my summer bday child kept contact thru facebook with a few school friends and we invite just a few. ( like 3 out of 28) but we do not mention it at all during school, and take care of invites, and thank yous outside of school.



answers from Dallas on

I am kind of surprised that the teacher was willing to do that. It might make a difference that you work there yes. When my son's were in elementary school the years they would pass out the invitations for us said that they would only do it if everyone was invited. Which for us was not a big deal because if they where not friends with them they didn't come. but I understand that you need to keep it to a specific number or close as you are paying per child. I hope she has fun at her party and stay safe!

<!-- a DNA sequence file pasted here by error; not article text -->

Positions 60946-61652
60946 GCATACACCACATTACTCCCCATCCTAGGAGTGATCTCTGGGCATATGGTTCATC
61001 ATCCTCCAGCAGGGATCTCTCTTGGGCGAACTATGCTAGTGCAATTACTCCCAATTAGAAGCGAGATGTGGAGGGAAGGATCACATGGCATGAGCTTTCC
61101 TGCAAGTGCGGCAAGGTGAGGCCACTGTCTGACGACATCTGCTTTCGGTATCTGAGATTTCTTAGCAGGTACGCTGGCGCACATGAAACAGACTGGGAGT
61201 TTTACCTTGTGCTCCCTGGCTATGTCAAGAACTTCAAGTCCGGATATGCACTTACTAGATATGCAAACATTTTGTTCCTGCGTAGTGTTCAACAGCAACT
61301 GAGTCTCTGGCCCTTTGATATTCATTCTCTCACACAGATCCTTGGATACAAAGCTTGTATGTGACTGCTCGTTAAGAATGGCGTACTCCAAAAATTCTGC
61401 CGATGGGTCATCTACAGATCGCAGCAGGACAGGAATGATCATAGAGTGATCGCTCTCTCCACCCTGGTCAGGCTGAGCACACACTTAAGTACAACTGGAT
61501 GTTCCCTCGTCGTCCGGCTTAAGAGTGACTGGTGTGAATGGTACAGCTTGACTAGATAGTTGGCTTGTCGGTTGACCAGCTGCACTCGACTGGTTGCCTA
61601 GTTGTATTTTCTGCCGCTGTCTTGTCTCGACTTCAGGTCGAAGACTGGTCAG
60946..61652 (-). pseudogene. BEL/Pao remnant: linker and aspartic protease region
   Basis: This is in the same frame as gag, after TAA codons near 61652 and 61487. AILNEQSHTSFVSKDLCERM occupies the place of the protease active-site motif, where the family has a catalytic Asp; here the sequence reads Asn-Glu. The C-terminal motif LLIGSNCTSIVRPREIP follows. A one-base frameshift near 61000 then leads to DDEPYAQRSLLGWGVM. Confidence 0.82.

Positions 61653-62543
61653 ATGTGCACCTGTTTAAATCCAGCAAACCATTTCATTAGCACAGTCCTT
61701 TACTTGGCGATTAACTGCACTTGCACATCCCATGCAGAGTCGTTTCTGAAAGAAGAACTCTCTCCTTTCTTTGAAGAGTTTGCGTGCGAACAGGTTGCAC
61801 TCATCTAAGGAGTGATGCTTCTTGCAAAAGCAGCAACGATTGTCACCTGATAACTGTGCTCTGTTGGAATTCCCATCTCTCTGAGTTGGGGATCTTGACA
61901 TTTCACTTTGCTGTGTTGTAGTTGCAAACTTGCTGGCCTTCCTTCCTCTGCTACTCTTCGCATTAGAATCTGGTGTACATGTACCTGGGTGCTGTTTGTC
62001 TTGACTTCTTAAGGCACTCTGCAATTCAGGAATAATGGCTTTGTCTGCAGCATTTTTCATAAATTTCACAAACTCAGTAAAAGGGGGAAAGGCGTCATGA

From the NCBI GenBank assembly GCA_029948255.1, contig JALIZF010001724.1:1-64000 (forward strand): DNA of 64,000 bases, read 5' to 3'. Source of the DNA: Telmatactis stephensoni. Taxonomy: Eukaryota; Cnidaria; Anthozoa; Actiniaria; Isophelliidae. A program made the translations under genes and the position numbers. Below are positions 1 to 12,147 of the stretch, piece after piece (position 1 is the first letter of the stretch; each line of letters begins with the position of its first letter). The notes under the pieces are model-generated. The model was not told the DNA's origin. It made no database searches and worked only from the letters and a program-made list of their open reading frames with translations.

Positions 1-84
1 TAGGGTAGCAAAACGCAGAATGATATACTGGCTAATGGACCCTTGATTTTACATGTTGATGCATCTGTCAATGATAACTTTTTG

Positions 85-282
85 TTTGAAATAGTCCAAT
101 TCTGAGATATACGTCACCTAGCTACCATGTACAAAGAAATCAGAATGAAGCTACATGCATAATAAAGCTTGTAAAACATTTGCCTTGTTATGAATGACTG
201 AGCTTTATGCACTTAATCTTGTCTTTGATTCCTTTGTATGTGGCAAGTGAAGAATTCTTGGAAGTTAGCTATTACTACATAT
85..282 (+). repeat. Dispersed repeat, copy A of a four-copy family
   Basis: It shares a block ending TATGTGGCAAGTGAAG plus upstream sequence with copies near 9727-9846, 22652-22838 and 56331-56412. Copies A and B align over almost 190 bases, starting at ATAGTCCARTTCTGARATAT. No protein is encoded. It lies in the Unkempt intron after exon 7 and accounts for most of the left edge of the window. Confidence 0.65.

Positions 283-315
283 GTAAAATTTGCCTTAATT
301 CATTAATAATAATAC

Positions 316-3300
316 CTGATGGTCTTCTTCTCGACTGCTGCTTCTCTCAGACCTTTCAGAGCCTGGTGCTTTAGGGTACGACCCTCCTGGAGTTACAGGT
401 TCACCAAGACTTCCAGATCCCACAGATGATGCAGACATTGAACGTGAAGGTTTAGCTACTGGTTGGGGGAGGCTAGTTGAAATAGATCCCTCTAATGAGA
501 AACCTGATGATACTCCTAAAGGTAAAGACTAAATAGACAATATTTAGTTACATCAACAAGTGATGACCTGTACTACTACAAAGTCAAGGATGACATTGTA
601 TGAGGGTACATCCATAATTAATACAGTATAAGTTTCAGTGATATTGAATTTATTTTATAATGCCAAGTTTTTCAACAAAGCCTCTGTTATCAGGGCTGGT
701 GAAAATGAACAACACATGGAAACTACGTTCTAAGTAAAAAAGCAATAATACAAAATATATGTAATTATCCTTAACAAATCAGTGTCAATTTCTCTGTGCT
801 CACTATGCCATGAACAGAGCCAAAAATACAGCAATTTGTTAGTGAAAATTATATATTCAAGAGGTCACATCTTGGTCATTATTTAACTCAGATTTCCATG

answers from Youngstown on

I would invite the whole class and ask them to rsvp so everyone is happy.That way no one is offended and the school doesn't get mad at you.The kids that aren't her friends won't show up so no worries.



answers from Washington DC on

Looking at the numbers, I am wondering how many of the girls are left out? With a handful of her best friends and a few others she is friendly with and only a class of 25, it makes me think that there are only a few girls not invited. You know as well as I do that you can be discreet as you want, but the girls not invited will find out, if they haven't already. When my son was little, as much as I wanted to limit his parties, I always invited all the boys--about 12 or 13, because I really wanted to avoid hurt feelings.

Please stay safe!!